In this accounting proceeding the petitioner alleged facts indicating that Wallace, one of four adult sons, the only persons interested in the estate under the decedent's will, has intentionally concealed himself, refused upon request to give his address because he was fearful that information would be disclosed to his wife whom he had allegedly deserted. The petition and the citation here consequently prayed that Wallace's interest be charged with the extra expenses thereby incurred.
The attorney for the proponent was required to conduct a diligent search to locate Wallace in the probate proceeding, resulting in publication and the appointment of a guardian ad litem to represent Wallace's interests. The papers then submitted showed that Wallace had "disappeared" some time before his mother died on December 28, 1965, but that he had telephoned one of his brothers a month before stating that he was then in California but would not divulge any information as to his residence as he was avoiding an order issued in 1962 by the Family Court requiring him to support his wife and children.
By affidavit filed in the instant proceeding it is now shown that after the probate and on or about May 10, 1967, Wallace again telephoned one of his brothers and again refused to divulge his address for the same reason. It is thus confirmed that he was alive during and subsequent to the probate proceedings.
It was necessary again for the court to appoint a guardian ad litem in the accounting proceeding who now dutifully, taking the part of Wallace, resists the imposition of the penalty requested on the ground that there is no "direct or conclusive" proof that, if alive, Wallace has intentionally avoided the court's jurisdiction. He does, however, concede the facts above recited.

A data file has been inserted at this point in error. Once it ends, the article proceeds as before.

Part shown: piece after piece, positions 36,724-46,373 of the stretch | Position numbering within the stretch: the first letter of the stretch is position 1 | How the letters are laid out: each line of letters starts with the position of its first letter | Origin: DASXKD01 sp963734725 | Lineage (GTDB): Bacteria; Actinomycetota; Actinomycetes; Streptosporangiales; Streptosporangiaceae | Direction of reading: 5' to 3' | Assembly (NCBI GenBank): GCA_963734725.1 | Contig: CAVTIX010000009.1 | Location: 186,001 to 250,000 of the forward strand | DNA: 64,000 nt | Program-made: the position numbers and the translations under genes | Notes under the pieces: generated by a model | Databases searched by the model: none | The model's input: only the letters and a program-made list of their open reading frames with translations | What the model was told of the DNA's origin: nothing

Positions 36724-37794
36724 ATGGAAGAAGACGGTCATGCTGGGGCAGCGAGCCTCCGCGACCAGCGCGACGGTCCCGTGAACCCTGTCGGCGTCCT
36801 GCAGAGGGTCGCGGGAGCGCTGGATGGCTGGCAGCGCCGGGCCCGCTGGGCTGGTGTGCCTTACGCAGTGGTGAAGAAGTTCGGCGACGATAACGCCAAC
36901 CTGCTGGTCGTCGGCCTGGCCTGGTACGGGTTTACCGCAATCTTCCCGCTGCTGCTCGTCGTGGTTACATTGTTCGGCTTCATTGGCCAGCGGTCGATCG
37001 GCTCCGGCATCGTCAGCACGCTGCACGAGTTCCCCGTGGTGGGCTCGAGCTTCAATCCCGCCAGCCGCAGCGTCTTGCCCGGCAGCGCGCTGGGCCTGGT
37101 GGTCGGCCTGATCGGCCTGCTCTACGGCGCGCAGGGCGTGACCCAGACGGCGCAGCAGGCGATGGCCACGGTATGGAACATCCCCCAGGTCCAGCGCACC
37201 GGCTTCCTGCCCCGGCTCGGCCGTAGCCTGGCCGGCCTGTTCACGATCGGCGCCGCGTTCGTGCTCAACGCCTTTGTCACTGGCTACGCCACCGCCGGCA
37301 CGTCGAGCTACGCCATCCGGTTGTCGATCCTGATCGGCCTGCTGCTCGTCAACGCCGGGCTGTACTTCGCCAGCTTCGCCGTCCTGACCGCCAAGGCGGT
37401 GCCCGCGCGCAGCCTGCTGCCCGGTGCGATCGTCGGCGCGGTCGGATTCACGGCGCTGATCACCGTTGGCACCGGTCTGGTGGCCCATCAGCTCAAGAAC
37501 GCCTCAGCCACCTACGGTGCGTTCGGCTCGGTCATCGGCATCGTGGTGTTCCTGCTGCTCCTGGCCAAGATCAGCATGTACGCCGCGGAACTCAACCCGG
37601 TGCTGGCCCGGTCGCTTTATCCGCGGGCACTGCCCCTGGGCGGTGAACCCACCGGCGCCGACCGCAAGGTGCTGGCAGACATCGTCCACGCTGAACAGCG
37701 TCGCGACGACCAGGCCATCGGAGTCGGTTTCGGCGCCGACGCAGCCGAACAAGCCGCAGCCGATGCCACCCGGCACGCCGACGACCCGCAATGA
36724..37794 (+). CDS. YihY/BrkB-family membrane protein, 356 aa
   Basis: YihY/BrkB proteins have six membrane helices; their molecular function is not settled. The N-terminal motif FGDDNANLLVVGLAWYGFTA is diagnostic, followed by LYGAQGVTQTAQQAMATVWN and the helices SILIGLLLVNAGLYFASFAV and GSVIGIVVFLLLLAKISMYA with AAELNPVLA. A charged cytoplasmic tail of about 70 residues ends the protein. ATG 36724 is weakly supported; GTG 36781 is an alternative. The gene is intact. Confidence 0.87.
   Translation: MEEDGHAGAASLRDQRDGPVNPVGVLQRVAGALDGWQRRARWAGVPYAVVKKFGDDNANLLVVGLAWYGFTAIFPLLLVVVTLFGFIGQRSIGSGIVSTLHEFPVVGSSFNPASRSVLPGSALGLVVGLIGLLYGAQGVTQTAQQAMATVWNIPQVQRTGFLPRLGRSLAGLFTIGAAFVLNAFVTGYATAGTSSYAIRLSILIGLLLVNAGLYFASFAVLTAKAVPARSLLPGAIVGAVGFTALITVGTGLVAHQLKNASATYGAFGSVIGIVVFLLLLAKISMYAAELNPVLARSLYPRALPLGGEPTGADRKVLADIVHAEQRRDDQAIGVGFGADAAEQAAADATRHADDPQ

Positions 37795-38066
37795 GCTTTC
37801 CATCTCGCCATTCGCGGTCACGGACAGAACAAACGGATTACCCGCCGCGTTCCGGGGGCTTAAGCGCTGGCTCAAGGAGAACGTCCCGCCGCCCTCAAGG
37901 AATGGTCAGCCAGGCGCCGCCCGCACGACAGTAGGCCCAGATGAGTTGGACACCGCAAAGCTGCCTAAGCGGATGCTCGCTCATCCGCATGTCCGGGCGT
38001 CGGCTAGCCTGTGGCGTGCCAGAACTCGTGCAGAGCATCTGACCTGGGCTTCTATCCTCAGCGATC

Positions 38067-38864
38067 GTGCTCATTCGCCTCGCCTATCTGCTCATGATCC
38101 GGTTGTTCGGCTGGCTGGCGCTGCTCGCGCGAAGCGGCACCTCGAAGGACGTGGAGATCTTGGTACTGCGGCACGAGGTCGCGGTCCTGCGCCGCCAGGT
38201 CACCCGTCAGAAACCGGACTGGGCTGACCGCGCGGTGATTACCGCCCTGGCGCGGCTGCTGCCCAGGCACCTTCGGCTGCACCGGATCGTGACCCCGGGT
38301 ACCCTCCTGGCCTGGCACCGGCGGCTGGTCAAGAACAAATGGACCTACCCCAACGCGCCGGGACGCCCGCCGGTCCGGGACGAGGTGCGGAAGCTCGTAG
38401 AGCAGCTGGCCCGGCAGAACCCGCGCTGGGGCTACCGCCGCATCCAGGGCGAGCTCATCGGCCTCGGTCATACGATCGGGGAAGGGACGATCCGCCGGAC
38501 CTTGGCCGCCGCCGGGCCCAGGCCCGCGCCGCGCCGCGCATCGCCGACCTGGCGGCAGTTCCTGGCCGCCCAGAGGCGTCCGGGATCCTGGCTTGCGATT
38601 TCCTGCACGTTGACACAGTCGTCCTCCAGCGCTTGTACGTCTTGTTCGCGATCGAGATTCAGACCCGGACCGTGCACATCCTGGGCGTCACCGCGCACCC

The extended searches and procedures in this estate, including publication and appointment of the guardians ad litem to represent Wallace, would not have been necessary but for his concealment. The circumstantial evidence points to the conclusion that his conduct was intentional and that it frustrated the other parties in interest to their financial detriment. By the specific authorization of SCPA 2301 (formerly Surrogate's Ct. Act, § 276), the court may and it now does grant costs or an allowance to be made payable by Wallace personally or out of his share or interest to the extent of the aforesaid publication charges and to the fees of the guardians ad litem. These are partly shown in Schedule C of the amended account as $50 to the probate guardian ad litem and $134 to publication. An affidavit should be submitted by the accountant's attorneys to show the probate publication charges.
The fee of the present guardian ad litem is hereby fixed in the sum of $250. The total expenses aforementioned shall be inserted in the decree on this accounting and charged against the share due to Wallace. If any balance is due to him it shall be paid into court pursuant to SCPA 2218.